Why was nothing done until the media broke the story? And why did Trump lie? As the National Lampoon joked back during the Watergate era, rephrasing the crucial questions aimed at Richard Nixon: “What did the president know and when did he STOP knowing it?”
True to his word, Donald Trump is draining the swamp. What he neglected to mention was that it would be a swamp of his own making. Less than one month old, and already the Trump presidency has the making of an ethical superfund site.
The problems did not begin with Kellyanne Conway shilling for Ivanka Trump’s latest product line. And they will not be solved with the resignation of Michael Flynn, the intemperate and vaguely paranoid national security adviser forced out after 24 days on the job.
The problems began on day one. Having brazenly refused to remove himself from his far-flung business interests, Trump has been in violation of the constitution from the instant that he swore to uphold it.
All this could have been easily avoided. Trump could have placed his holdings in a blind trust, as virtually all experts urged. He still could. But Trump has refused.
It is a shibboleth of constitutional democracy that no man is above the law. Only this president demonstrates little enthusiasm for the inconveniences of constitutional governance. His rejection is less ideological – Trump lacks the radical and apocalyptic vision of his chief strategist, Steve Bannon – than it is temperamental. He is too impatient and too extravagant a narcissist to bind himself by the rules that apply to mere mortals.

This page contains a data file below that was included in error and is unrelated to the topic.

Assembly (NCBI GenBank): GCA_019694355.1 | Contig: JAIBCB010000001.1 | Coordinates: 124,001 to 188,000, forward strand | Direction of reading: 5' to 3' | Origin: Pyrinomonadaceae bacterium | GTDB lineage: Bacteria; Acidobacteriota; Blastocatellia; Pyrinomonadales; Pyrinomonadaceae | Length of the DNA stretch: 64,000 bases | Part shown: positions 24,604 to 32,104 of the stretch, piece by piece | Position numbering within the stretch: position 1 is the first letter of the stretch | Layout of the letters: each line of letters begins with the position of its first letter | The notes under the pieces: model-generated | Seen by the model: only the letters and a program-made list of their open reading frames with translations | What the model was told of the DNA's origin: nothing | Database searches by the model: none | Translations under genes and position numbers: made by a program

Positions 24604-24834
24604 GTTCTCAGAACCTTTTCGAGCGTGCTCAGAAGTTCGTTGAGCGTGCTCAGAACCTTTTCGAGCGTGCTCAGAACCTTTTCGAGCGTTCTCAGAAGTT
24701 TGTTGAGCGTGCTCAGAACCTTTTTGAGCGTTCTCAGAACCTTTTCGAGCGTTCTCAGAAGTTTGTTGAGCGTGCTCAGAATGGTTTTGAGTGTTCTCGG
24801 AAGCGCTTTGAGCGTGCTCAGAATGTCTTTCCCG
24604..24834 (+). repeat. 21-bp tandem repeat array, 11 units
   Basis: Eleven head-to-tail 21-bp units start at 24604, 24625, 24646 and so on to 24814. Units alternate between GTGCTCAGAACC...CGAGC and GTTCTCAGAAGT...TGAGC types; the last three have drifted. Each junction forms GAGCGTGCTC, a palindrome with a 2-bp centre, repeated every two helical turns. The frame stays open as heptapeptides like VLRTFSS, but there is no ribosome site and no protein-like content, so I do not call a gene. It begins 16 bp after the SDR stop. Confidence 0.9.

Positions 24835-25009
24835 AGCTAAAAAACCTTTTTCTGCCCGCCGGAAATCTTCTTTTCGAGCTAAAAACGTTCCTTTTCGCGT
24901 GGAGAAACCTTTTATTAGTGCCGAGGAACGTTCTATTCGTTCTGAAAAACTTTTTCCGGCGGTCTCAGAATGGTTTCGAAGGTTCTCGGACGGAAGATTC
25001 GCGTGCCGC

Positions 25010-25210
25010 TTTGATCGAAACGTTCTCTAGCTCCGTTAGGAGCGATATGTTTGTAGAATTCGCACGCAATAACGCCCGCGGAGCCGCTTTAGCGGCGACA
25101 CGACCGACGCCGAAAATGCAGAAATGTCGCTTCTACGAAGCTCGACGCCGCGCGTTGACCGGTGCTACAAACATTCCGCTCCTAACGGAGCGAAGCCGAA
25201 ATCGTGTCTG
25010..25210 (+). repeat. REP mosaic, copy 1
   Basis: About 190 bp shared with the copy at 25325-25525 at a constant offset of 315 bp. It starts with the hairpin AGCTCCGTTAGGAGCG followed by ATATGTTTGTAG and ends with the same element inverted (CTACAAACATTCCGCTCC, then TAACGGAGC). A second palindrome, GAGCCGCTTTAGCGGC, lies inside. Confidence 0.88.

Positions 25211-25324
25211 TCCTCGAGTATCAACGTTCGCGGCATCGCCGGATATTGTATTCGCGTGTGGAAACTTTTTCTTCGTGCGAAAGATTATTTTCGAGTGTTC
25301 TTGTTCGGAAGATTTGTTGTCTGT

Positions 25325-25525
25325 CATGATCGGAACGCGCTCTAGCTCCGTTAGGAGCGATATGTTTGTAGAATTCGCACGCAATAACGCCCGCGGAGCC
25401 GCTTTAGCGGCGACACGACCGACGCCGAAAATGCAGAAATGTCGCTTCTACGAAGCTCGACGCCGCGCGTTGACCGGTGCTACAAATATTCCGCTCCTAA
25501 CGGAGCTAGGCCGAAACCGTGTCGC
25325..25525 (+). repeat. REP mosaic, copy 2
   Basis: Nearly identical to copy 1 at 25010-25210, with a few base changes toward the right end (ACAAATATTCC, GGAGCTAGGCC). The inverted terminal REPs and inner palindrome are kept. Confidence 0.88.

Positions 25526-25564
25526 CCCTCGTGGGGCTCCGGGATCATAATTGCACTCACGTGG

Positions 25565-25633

When White House adviser Kellyanne Conway went on TV and made up a fatal but entirely fictional terrorist attack in order to justify President Donald Trump’s travel ban, many Trump opponents thought they finally had slam-dunk proof of Conway’s unapologetic lying. It’s one thing to shamelessly spin Trump’s scandals or manipulate statistics to mislead people, but conjuring dead bodies and terrorist attacks out of thin air? Even the Nazis waited until the Reichstag was on fire before concocting falsehoods about it.
Liberals and leftists had a field day with Conway’s fake terrorist attack, joking on social media, creating fake fundraisers and even holding fake memorial services for the nonexistent victims of the “Bowling Green massacre” that Conway had repeatedly mentioned to separate news outlets.
Unfortunately, initial polling data suggests that despite the widespread mockery and debunking, Conway’s invention of a fake terrorist attack was successful. Public Policy Polling, a progressive polling organization, found that 51 percent of the Trump supporters polled believe that the “Bowling Green massacre” — which, again, did not happen — justified Trump’s now-suspended ban on travelers and immigrants from certain Muslim countries.
How can so many people be so gullible? Well, there are a lot of possibilities. It could be that these folks know, on some level, that the “Bowling Green massacre” is not real but want to believe it’s true or partly true.